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Growth is Steady yet Surgical at Mercury Air Cargo

Mercury Air Cargo continues to steadily grow by adding clients to its roster where it can strategically fit them in.

“We're a business that is changing on a weekly basis,” said Chief Operating Officer and Executive Vice President John Peery.  He said somedays tend to be quieter than others, and certain days of the week, they’re at capacity. “For us, it is a matter of finding business to fit in those slower periods,” Peery said.

In the 213 building at LAX, Mercury Air Cargo secured Hong Kong Air in December. The Hong Kong based carrier flies an A-350 between Hong Kong and Los Angeles daily.

They also secured Xiamen Air, who originally had flights from Xiamen three times a week, but they moved to daily flights in February. Peery was pleased to report that both Hong Kong Air and Xiamen have both been producing in excess of what we had anticipated

Peery attributes their success to the decision to remove the company from the Container Freight Station (CFS) business which is a very labor intensive business model, and replace that business with a carrier, EVA Air.

EVA Air has triple daily passenger flights to Taiwan and three freighters a week. Both of these, Peery said, would change the financial complexity and stability of the 216 building. The account was one that Mercury Air Cargo had handled previously for 20 years. EVA left for five years, and now have returned to Mercury.

These additional contracts in two of our cargo terminals will bring them closer to capacity, and yet Mercury Air Cargo still managed to secure one more contract: Interjet.  The Mexico City-based carrier is a narrow body aircraft (i.e. an aircraft that does not have containers on board, where everything is loose-loaded, like baggage), with nine services a day between Los Angeles and several resort locations in Mexico, including Guadalajara and Mexico City. Interjet as well as Volaris will be serviced for our Avion facility, Peery said.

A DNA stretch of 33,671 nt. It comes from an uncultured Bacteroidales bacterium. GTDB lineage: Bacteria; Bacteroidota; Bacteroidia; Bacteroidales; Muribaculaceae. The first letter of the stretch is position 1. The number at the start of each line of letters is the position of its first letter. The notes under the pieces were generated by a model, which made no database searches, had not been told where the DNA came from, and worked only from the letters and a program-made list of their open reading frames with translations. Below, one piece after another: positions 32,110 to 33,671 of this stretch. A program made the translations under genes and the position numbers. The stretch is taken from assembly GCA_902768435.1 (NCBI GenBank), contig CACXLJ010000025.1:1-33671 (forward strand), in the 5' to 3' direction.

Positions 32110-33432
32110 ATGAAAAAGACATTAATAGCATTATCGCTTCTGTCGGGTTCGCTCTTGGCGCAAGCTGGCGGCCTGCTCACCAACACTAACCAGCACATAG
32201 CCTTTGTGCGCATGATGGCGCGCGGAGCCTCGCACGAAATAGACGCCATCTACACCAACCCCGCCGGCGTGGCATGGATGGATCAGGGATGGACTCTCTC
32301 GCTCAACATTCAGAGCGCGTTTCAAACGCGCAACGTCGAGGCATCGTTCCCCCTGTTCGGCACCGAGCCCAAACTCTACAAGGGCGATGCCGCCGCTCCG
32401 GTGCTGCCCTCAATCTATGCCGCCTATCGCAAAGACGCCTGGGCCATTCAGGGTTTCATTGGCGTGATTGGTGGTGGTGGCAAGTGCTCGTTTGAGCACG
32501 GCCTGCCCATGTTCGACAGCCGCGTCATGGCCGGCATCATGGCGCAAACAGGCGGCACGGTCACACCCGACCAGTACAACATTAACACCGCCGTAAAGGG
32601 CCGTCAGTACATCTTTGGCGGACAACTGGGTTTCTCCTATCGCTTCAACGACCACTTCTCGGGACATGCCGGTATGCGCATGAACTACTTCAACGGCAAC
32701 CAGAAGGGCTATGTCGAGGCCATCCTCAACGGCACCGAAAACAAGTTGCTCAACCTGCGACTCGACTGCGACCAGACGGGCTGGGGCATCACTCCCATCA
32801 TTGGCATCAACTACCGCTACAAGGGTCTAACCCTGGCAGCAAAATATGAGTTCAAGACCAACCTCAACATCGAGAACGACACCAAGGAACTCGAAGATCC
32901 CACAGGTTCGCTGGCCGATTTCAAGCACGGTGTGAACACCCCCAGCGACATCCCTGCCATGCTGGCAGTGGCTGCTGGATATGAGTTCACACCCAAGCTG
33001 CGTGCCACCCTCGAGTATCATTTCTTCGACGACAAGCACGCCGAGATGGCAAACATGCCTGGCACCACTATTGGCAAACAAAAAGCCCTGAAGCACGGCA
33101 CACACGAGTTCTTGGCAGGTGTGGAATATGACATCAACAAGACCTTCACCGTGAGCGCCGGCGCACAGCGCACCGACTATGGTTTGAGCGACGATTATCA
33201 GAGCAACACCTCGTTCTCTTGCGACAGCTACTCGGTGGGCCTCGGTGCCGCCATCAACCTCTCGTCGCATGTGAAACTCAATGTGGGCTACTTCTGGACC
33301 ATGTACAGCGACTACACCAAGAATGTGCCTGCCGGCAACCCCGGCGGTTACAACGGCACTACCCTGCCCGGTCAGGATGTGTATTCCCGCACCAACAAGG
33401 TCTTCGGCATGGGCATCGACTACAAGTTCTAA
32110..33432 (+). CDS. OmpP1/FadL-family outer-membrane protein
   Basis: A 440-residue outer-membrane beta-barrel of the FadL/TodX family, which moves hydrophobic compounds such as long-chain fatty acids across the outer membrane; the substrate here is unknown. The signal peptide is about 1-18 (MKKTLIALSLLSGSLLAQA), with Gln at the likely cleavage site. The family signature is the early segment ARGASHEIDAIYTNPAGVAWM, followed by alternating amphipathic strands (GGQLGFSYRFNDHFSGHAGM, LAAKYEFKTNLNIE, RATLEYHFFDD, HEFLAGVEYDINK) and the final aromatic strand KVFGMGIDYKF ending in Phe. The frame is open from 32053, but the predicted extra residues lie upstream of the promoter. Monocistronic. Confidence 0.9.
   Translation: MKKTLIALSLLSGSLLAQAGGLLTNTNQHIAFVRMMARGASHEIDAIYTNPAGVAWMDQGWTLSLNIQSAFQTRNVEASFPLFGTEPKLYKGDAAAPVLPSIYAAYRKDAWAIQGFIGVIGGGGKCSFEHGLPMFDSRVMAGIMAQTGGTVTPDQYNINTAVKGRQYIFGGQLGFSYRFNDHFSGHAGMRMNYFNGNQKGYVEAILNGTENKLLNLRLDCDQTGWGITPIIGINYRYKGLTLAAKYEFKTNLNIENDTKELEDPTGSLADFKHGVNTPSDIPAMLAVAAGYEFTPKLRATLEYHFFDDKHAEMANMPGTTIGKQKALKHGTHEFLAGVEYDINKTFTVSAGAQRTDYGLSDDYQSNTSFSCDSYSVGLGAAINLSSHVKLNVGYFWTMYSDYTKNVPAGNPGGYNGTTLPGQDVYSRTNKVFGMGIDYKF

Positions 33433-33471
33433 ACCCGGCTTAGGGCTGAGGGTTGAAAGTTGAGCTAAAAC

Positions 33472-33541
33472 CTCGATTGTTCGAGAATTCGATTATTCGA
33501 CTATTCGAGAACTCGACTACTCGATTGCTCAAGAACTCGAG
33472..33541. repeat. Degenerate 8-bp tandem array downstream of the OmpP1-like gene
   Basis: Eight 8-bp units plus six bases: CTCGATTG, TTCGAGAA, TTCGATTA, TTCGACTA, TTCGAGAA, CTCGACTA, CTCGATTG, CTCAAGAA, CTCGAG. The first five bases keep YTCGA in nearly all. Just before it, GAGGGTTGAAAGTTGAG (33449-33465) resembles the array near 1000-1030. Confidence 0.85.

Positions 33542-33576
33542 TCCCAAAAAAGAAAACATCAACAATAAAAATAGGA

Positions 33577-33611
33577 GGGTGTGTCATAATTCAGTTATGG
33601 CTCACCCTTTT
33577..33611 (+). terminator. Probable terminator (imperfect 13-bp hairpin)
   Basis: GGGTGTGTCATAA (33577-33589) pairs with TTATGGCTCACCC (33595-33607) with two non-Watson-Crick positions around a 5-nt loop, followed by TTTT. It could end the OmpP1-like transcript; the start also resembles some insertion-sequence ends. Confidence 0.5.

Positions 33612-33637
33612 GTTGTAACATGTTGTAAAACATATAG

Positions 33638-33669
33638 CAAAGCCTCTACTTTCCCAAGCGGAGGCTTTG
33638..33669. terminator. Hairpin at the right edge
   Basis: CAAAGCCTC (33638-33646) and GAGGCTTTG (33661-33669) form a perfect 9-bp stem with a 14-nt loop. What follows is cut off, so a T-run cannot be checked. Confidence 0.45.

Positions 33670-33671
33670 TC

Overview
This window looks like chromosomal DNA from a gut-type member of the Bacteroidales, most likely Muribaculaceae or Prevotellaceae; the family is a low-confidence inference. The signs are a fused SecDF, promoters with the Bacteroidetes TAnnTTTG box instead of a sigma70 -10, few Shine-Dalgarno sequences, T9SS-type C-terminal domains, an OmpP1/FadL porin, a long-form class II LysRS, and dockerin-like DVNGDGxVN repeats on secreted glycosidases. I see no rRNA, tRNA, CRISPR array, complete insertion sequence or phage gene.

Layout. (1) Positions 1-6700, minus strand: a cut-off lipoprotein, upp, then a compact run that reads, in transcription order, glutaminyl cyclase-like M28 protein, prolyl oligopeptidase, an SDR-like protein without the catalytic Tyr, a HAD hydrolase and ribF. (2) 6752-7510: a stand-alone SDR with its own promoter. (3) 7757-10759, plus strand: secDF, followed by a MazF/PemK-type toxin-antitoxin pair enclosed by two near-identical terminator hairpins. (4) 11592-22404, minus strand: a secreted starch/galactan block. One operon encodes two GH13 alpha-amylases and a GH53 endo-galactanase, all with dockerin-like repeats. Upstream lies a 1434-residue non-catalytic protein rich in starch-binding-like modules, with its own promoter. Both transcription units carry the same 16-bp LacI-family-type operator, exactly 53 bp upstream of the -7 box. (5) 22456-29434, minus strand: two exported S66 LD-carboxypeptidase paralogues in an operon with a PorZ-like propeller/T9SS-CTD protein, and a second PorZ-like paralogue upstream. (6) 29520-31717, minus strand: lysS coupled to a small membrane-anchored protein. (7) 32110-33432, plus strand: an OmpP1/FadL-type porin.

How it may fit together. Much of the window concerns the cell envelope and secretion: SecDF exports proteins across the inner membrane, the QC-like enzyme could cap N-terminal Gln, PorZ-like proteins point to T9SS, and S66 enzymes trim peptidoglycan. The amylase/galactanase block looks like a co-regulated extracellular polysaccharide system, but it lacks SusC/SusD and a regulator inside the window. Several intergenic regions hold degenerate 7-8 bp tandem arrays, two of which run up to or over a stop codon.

An ongoing challenge with the Los Angeles airport is its limited facilities for cargo. According to Peery, despite LAX being the number one origin destination in the world for passenger travel, and the fifth largest in the world for cargo, the airport is only 3,500 acres. To put in perspective, the Dallas Fort Worth airport is 18,000 acres, he said.

And while $14 billion have been allocated to the improvement of the passenger side at LAX, no funds have been dedicated to improving cargo, Peery said. Aware of these challenges, the airport is in the process of screening candidates to expand the cargo side of things. Mercury Air Cargo has joined hands with a large construction firm to submit a proposal, but Peery warns that the process to improve and increase cargo space and facilities at LAX will be a long haul before any actual construction begins.

“Even if the RFP [Request for Proposals] came out in the next couple of months, I don’t think a spade will go into the dirt for another two years, maybe three,” he said.

 

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